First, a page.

It’s New Year’s Eve, a new page on your book of life starts. You close your eyes and think of what you want for the year to come. You make lists, plan, you think nothing can hold you back. And then a pandemic starts.
The way we’ve been hit this year with COVID 19 has seemed to put a stop in the world, in our lives, and we just seem to be waiting. Waiting for a vaccine, waiting for it to stop, for when everything will get back to normal. Confinement isn’t easy. And yes, it’s half-way through the year, and let’s face it, our plans cannot just be waiting. This is the time to change and adapt, to think outside the box.
Recently I reread The Diary of Anne Frank, and I kept thinking, what can we learn from it? Anne Frank and her family were confined with another family and a dentist inside a very small room for over two years. In her diary, Anne thinks of confinement and deprivation, as well as about some deep thoughts about humanity and identity.
What can we learn from this story? Firstly, living in confinement is not a choice. We must do it to protect ourselves and the ones we love.
If we have family and are in confinement with them, things are expected to get a bit nerve-racking. People will fight, that’s just a fact. This is a great time to exercise patience and learn to accept people the way they are.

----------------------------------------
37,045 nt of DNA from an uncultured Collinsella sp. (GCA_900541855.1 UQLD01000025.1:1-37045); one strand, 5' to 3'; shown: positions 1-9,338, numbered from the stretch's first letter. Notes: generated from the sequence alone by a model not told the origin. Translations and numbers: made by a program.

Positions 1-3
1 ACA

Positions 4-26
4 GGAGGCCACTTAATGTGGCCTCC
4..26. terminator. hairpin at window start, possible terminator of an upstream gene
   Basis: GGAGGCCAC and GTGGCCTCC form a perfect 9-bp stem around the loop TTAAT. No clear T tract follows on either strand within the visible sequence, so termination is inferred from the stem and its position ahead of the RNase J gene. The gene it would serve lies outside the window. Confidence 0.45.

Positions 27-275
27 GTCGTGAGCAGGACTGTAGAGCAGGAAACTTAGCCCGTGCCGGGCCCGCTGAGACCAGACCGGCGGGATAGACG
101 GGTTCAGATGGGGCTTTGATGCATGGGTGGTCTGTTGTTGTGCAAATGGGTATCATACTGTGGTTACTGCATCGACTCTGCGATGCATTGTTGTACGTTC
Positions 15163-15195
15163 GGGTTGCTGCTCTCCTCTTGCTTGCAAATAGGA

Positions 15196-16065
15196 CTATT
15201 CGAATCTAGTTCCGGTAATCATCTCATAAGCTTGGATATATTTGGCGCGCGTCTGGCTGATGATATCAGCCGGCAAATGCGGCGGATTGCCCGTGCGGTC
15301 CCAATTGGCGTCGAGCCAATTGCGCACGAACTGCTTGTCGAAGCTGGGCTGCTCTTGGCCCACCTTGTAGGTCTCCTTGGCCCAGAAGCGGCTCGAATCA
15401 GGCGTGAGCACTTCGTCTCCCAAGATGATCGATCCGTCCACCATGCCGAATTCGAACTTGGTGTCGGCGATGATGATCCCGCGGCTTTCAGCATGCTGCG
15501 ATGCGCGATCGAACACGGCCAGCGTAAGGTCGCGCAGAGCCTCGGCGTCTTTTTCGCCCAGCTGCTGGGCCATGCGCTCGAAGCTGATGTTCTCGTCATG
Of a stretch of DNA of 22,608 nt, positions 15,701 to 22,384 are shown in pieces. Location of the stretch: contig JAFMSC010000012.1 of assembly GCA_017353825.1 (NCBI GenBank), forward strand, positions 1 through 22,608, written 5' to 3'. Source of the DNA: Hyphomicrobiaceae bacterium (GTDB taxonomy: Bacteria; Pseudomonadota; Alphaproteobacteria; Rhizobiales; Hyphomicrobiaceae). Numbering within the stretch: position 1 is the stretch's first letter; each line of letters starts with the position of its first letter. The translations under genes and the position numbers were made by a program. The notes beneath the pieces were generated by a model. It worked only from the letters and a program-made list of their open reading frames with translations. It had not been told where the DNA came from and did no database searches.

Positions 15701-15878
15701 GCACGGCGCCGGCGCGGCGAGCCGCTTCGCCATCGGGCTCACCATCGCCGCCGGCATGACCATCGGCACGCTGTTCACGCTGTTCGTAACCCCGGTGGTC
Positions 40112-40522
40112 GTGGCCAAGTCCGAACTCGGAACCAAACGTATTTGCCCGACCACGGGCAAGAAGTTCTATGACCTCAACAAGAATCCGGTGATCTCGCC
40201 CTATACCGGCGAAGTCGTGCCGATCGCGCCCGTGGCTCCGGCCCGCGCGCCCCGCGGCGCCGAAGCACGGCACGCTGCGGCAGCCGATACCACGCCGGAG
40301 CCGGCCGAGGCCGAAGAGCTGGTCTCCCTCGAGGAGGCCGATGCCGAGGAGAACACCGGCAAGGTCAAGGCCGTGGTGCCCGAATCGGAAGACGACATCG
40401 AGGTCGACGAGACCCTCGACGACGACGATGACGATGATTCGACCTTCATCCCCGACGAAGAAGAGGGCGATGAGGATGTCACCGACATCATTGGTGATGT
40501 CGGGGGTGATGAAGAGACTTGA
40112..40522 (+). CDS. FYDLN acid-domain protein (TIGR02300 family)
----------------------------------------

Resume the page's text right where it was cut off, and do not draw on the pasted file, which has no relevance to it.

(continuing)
We learn that, although plans have changed, life goes on. Anne Frank is facing death, and still continues to study French, math, history, and writing in her diary. Though she doesn’t go to school anymore, she can still learn. We adapt plans, not give up on them. And what a better time to notice our incredible adaptation skill! Humans are amazing, we have done transform our lives because we can adapt easily.
Although we are in confinement, we can still see the sun, take walks outside, and this sort of thing. Think of living in an annex for two years, and not being able to even open your curtains, because that is a good way to get killed. No matter how bad it is, we must learn to look at others and realize there are people in worse situations. Always try to find a way to help people – even if it is just by staying at home if you can, so you won’t put the essential workers at more risk than they already are.
So, what you have learned this year, so far?
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